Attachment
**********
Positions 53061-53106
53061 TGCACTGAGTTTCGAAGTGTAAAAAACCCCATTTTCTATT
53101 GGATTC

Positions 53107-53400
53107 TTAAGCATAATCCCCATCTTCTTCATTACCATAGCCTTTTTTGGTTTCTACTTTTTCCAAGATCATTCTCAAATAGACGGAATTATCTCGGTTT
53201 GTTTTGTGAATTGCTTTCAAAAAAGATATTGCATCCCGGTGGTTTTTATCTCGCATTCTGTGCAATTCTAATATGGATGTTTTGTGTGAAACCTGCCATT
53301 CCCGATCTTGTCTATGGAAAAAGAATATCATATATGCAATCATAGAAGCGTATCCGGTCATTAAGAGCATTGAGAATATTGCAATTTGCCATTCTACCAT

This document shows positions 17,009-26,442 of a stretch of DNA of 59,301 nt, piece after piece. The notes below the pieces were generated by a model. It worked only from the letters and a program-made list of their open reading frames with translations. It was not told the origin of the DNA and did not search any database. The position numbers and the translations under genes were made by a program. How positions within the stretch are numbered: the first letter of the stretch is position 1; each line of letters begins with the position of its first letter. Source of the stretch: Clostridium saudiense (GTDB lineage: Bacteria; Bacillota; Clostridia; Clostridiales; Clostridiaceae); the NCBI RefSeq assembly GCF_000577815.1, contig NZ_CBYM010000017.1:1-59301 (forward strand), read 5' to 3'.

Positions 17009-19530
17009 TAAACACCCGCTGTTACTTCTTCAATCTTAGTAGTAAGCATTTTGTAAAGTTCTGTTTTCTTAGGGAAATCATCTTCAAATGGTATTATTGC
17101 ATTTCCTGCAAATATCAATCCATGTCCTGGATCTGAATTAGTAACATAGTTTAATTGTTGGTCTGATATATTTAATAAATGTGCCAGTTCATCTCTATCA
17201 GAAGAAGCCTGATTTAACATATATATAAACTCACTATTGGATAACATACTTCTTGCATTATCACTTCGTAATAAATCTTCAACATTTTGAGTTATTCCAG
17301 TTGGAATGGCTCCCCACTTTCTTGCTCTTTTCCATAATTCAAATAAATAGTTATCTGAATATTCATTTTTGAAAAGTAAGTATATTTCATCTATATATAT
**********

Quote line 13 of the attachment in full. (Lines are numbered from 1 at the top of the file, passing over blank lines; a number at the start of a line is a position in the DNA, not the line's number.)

17301 TTGGAATGGCTCCCCACTTTCTTGCTCTTTTCCATAATTCAAATAAATAGTTATCTGAATATTCATTTTTGAAAAGTAAGTATATTTCATCTATATATAT